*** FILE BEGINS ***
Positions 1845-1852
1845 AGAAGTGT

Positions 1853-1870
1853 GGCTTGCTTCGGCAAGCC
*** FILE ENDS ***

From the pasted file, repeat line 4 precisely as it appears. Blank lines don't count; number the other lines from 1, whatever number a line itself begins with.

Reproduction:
1853 GGCTTGCTTCGGCAAGCC